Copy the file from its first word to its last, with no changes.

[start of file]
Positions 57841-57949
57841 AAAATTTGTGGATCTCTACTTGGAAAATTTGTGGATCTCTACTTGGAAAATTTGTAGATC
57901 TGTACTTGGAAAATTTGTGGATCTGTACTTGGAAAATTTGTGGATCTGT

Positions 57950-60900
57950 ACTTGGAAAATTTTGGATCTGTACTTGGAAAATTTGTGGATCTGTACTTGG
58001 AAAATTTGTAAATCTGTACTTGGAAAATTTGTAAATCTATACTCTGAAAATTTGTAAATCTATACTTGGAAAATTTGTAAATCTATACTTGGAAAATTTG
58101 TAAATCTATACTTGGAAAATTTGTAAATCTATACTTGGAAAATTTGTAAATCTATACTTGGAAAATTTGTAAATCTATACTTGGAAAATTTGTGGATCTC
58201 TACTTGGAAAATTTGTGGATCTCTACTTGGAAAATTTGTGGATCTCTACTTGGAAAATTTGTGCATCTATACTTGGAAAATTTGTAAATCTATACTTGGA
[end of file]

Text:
Positions 57841-57949
57841 AAAATTTGTGGATCTCTACTTGGAAAATTTGTGGATCTCTACTTGGAAAATTTGTAGATC
57901 TGTACTTGGAAAATTTGTGGATCTGTACTTGGAAAATTTGTGGATCTGT

Positions 57950-60900
57950 ACTTGGAAAATTTTGGATCTGTACTTGGAAAATTTGTGGATCTGTACTTGG
58001 AAAATTTGTAAATCTGTACTTGGAAAATTTGTAAATCTATACTCTGAAAATTTGTAAATCTATACTTGGAAAATTTGTAAATCTATACTTGGAAAATTTG
58101 TAAATCTATACTTGGAAAATTTGTAAATCTATACTTGGAAAATTTGTAAATCTATACTTGGAAAATTTGTAAATCTATACTTGGAAAATTTGTGGATCTC
58201 TACTTGGAAAATTTGTGGATCTCTACTTGGAAAATTTGTGGATCTCTACTTGGAAAATTTGTGCATCTATACTTGGAAAATTTGTAAATCTATACTTGGA